Last year Heretic Productions announced a rare opportunity for writers from all backgrounds to see their work published and fully produced on the main stage at the Arcola Theatre in Dalston. The rules were specific in that the work must not have previously been performed professionally, have a running time of between 15 and 45 minutes, be a monologue and be performed in English.
A nationwide search opened in May 2017 which received over one thousand submissions. A shortlist of nine was then given to a panel and from these, three works were chosen to be produced. Those are now presented collectively as Heretic Voices and are Woman Caught Unaware by Annie Fox, Dean McBride by Sonya Hale and A Hundred Words for Snow by Tatty Hennessy.
This was my first visit to The Arcola Theatre which is housed in a converted paint factory and I was impressed with the design and feel of this vibrant venue. On entering the main theatre there is a basic set of a white square on the floor and each of the plays makes full advantage of the minimalist design. Seating is on three sides and the audience close to the action. The evening begins with all three actors entering before two depart to leave only seasoned actor Amanda Boxer on stage and we are about to experience Woman Caught Unaware.
This is about Mary, a sixty something professor that many graduates will identify with, who discovers there is a photograph of her that has gone online. It is the story of an older woman being photographed without her permission, her being naked in a changing room. The image is shared and she is mocked online. The monologue allows her to tell her side of the story without interruption during which we learn more about body shaming and the emotions that kind of humiliation brings.
It is a challenging role for an older woman which, in the main, Boxer takes in her stride. There are a couple of moments of slight hesitation in her delivery but given this was only the second performance it didn’t detract from the overall enjoyment of the performance. It is funny, moving and thought provoking.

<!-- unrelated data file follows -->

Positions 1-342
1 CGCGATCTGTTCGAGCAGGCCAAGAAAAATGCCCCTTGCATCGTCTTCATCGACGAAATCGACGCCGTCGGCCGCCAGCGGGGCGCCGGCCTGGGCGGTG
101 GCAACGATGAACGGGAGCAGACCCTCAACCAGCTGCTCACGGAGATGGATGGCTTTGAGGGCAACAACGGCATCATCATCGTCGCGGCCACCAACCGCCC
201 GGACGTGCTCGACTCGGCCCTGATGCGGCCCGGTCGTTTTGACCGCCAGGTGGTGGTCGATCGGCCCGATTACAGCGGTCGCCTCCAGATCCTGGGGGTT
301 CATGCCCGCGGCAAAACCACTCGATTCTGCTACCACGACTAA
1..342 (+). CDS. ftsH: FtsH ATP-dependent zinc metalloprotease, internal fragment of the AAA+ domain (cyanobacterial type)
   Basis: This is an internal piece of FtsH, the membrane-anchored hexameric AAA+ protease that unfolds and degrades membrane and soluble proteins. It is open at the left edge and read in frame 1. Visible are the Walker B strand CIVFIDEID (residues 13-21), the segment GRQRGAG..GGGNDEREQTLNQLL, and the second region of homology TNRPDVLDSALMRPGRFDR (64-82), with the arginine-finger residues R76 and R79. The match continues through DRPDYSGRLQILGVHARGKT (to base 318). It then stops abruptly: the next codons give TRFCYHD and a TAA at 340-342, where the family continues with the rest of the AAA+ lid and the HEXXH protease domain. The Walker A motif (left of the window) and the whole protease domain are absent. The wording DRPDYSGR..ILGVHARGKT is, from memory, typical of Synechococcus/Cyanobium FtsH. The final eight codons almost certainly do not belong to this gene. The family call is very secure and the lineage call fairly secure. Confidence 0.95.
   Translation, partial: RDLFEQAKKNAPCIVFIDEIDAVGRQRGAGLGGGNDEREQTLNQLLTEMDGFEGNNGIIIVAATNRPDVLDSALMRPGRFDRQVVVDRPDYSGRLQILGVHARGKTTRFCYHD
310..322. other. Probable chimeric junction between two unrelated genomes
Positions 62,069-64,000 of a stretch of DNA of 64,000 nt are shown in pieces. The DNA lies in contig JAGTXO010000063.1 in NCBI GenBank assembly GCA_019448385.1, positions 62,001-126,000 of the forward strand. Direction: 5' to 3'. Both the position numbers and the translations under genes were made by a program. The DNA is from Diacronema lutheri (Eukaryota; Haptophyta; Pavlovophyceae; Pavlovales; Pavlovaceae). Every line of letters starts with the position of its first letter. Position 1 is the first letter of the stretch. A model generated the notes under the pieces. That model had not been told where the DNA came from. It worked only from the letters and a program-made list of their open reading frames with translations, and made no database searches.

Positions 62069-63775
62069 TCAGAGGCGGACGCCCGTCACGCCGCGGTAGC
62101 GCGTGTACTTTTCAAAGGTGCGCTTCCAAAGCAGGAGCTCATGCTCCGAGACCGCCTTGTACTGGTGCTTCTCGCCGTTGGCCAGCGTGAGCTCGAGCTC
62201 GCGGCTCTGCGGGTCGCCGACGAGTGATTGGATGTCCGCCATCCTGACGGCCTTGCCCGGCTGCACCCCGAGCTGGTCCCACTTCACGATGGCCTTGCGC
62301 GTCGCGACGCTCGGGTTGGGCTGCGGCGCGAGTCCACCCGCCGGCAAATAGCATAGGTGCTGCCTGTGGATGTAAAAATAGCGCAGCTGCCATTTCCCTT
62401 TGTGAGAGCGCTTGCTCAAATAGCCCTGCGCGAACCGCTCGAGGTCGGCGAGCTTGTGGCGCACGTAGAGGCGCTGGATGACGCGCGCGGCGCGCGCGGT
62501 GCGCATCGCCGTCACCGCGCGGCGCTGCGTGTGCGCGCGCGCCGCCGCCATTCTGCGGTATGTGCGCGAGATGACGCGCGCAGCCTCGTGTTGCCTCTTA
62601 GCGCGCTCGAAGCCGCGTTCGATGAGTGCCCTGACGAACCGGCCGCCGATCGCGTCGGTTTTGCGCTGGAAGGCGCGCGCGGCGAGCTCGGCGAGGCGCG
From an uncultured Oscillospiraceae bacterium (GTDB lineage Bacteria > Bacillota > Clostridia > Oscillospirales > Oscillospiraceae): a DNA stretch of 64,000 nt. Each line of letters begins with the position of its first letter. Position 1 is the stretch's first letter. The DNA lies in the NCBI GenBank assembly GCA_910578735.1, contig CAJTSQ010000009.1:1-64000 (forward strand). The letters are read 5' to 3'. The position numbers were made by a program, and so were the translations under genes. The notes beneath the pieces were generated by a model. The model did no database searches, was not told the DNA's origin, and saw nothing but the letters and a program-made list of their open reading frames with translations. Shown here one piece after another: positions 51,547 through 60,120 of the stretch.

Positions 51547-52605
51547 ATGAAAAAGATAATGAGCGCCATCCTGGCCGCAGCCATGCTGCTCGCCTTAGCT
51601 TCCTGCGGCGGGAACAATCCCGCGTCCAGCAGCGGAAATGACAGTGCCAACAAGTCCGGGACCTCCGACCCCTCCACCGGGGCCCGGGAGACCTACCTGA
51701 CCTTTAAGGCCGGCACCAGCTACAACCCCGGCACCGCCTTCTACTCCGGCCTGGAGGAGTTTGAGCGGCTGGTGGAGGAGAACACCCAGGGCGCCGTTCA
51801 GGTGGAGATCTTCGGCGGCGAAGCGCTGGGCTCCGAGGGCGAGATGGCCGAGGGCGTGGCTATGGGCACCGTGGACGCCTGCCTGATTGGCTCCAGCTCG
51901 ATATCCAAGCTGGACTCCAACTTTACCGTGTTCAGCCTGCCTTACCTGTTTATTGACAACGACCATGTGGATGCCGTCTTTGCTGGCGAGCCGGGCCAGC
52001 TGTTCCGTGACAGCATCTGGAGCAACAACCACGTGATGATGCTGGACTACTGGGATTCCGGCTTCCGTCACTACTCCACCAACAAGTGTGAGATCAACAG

Next on was Ted Reilly, many will know him as Johnny Carter from Eastenders, who plays Boy in Dean McBride. This is a story of a boy growing up on a Croydon council estate and sees part of his life from his 10 and 16 year old points of view. It is a vivid story of loss, deprivation, suffering and redemption through love. He struggles through life before finding his way back to happiness.
Reilly uses the stage floor well and has a strong physicality about his performance. Some of the language is both ‘strong’ and ‘street’ and the writing takes the audience on a journey to a place many would not want to go. Disappointingly Reilly had to refer to the printed script in the last few minutes and hopefully this will not be the case in future.
Following a short break it was the turn of Lauren Samuels who gave an outstanding performance in A Hundred Words for Snow. Brilliantly written and expertly acted it is a story of a teenage girl who runs away from home with her father’s ashes to visit the North Pole. It looks at the complexities, joys and difficulties of being a teenage girl. Samuels appears fresh from her run in Romantics Anonymous at The Globe, which finished on Saturday. She is a consummate professional and was quite incredible as Rory. The audience reaction at the end was a fitting tribute to her 5 star performance.
In conclusion each performance is well performed and directed with effective yet minimal set, lighting and sound support. Heretic Productions should be warmly congratulated for giving an opportunity to three relatively new women’s voices that may well otherwise have remained unheard.
Reviewed by Steve Sparrow
Photography by Robert Workman
Arcola Theatre until 20th January